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New Galaxy Device with new Exynos, Intel LTE and QHD screen confirmed (Codename KQ)


Last updated: April 22nd, 2014 at 13:17 UTC+02:00

Samsung’s Galaxy S5 has been released for several weeks now, and since then we are now able to paint a better picture of what Samsung’s plans for future devices might be.

Several months ago, rumours were flowing abound about how Samsung would release two versions of the Galaxy S5: the standard model that we know all know about by now, and a much talked about premium variant.

Firstly, we’ll dwell a bit into the the “standard” version to clear up an important aspect of the rumours surrounding it over the last few months: Was it supposed to come with a QHD screen or not?

The answer is yes! Samsung’s prototype’s for project K, a.k.a. the G900, was firstly designed with their new 1440×2560 5.2” AMOLED screen. The 3G version of the Galaxy S5, the G900H, or also “k3g” was initially prototyped with the QHD screen, but abandoned it in its third (out of ten) prototype/revision in favor of the FHD that was kept until the end. The first revisions of the Snapdragon model show the same sign: “klte” first adorned the QHD screen before abandoning it, explaining the early leaks in December which showcased the high resolution.


Rumours of Samsung having production problems with the QHD screen and not able to provide the quantities needed for the S5 seem validated.

Galaxy S5 “Prime”?

Contrary to what Samsung’s Vice Chairman claims, they do indeed have had a premium version in the pipeline for quite some time. While the standard S5 is internally called project K, the prime version is the KQ.

Samsung’s latest device sources are able to paint an extremely accurate picture of what this device is. Before going into detail, we need to mention that KGI Securities analyst Ming-Chi Kuo properly predicted both the S5’s specifications back in January with almost perfect accuracy.

The KQ is in a middle- to late- phase of development and (in one model) comes with Samsung’s Exynos 5430, Intel LTE and the much awaited QHD screen.

Intel Modem

The Exynos 5430 is an upgrade to the 5422: With non-final device clocks targeting 2.1GHz on the A15’s and 1.5GHz on the A7’s it provides a small boost in CPU power. The GPU remains a Mali Midgard architecture (T6XX) of unknown core count, but gets a boost to 600MHz from the 533MHz in the 5420 and 5422. The 5430’s display controller is completely redesigned, and might help in driving the high-resolution display at high efficiency. The 5430 introduces a HEVC hardware decoder for the first time, a critical component for future longevity of the device as H.265 will start to replace H.264 as the de-facto video codec for media consumption. Additionally, a new dedicated (Cortex A5) co-processor for audio encoding, decoding and audio equalization, which Samsung calls “SEIREN” has been introduced into the SoC.

Probably Kuo’s most important prediction was Samsung’s use of a 20nm manufacturing process on the 5430, which would put the company at the head-front of the race to the new process. Inspection of the voltages of the CPUs did show that the A7 cores received a massive reduction in voltage of up to 125mV, which is a tell-tale sign of a manufacturing process improvement. The power management IC’s minimum voltages for the key SoC rails also got lowered from 800mV to 600mV. However, the voltage reduction couldn’t be confirmed for other blocks; the early drivers are in an too incomplete state to be able to come to a conclusion. As such, we can’t confirm, nor deny this claim.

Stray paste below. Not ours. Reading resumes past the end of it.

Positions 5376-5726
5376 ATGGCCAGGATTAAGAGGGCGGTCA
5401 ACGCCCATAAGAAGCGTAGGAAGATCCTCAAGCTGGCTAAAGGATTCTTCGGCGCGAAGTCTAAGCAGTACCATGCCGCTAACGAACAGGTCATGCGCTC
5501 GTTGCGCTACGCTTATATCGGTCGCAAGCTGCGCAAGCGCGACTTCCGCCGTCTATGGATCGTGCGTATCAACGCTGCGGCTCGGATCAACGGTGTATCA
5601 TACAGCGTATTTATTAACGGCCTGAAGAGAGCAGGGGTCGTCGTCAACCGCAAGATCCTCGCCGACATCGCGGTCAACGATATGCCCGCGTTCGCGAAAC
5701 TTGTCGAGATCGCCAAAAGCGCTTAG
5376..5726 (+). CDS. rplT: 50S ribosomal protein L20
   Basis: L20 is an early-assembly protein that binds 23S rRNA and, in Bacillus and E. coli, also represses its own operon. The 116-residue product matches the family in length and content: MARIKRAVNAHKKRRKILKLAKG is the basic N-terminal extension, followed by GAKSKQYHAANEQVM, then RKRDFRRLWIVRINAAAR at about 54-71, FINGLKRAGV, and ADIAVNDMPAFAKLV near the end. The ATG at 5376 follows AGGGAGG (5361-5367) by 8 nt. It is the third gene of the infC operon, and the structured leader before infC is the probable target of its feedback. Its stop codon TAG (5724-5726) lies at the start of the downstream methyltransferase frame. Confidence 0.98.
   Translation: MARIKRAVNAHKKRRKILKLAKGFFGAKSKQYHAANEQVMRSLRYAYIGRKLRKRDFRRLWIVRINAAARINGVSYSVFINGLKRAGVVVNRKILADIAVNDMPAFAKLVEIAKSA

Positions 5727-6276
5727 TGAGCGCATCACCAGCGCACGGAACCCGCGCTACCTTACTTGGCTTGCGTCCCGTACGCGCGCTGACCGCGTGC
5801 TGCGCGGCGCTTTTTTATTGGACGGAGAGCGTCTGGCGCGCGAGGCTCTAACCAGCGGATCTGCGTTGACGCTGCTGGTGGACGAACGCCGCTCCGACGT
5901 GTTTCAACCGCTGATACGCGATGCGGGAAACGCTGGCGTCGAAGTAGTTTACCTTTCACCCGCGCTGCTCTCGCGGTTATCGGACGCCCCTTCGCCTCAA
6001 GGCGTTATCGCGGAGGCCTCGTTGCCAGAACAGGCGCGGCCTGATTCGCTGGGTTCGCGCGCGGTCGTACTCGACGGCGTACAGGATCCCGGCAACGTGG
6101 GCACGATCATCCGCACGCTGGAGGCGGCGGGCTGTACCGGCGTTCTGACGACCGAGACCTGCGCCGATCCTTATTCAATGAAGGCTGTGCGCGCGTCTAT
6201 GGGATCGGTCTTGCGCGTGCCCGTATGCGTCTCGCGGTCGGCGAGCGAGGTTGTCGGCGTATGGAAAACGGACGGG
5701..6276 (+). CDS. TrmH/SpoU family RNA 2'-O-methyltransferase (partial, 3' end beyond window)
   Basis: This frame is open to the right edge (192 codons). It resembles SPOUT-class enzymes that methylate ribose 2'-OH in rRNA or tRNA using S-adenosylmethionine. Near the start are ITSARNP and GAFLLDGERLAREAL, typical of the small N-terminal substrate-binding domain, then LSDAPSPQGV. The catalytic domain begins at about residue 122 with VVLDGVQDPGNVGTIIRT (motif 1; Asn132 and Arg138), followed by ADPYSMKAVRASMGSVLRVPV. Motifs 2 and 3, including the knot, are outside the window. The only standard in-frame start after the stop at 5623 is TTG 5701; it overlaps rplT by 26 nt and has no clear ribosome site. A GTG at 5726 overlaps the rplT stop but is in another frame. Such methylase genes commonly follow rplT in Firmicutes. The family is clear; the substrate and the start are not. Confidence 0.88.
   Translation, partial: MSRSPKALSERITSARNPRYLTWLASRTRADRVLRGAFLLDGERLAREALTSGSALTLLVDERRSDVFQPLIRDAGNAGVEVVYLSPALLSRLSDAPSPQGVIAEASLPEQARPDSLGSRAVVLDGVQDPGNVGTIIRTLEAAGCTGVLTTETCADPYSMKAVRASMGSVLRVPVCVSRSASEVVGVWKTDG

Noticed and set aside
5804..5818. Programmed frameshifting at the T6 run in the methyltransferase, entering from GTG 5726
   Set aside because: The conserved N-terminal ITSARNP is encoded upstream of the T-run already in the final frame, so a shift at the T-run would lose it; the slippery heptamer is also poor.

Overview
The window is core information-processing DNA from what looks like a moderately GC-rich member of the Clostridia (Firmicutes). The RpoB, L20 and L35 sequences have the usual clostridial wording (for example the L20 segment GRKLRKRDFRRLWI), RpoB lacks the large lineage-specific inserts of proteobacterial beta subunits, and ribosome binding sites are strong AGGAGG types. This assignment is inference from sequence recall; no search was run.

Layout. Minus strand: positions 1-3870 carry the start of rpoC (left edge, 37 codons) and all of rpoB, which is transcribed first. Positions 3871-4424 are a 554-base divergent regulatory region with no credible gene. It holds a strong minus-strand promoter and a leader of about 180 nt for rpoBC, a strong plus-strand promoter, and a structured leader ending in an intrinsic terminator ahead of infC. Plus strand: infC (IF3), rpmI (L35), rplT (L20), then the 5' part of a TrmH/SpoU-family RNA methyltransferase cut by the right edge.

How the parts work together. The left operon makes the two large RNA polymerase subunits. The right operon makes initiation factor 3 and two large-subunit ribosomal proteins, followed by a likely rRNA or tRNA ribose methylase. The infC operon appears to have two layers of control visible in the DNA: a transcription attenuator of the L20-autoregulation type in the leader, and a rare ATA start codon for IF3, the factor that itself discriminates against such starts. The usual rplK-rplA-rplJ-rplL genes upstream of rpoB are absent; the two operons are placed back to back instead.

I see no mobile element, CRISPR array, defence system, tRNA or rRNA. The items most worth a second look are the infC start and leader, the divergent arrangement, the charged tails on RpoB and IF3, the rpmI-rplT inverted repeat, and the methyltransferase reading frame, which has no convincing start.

Intel makes its LTE debut.

A very important component shift comes unexpected: Connectivity for the European and international model (kqlte_eur) are achieved through an Intel XMM7260 Category 6 (300mbit/s) LTE modem. This would be Intel’s first incursion into a high-end mobile device with LTE, and break Qualcomm’s monopoly in the western market. The Korean version comes with Samsung’s own LTE modem, codenamed Shannon300 (SS300).

Audio is provided by the same Wolfson Microelectronics WM5110 platform as found on the G900H model of the S5.

The Korean model (kqlte_kor), as traditional, comes with an added TDMB receiver.

Nothing for certain, more devices to come.

For anybody who’s been paying attention, you will have noticed that there is no mention of an US model. Recent leaks depicting the a G906S with Snapdragon 805 would very well be the counterpart of the KQ to be used in various markets. The S post-fix in the model numbers usually describe a Korean SKT variant, if true, Samsung is evaluating once again which SoC to choose for their flag-ship.

Between all the prototype devices, one can also find a new high-end device, codenamed “a3w5”, sporting a QHD screen and deriving from the KQ platform, coming in Wifi, 3G, and LTE versions, pointing out the possibility of a tablet device. Also an “S” (slte_eur) device is described with the same specifications as the KQ.

In the end, all we can tell that Samsung is working hard in a quick follow-up to the Galaxy S5. With LG’s G3 coming into market in the next few months to trump the S5 in terms of specs, Samsung is poised to already prepare a counter-offer to be able to compete in the high-end segment. If, and when the KQ, S or other derivatives will come to market is something we cannot tell. However all are in advanced stages of development and should see light within the quarter.

This article was written by our guest blogger, Andrei F.
Phone ExynosExynos 5430Galaxy S5 PrimeIntelLTESamsungSnapdragon
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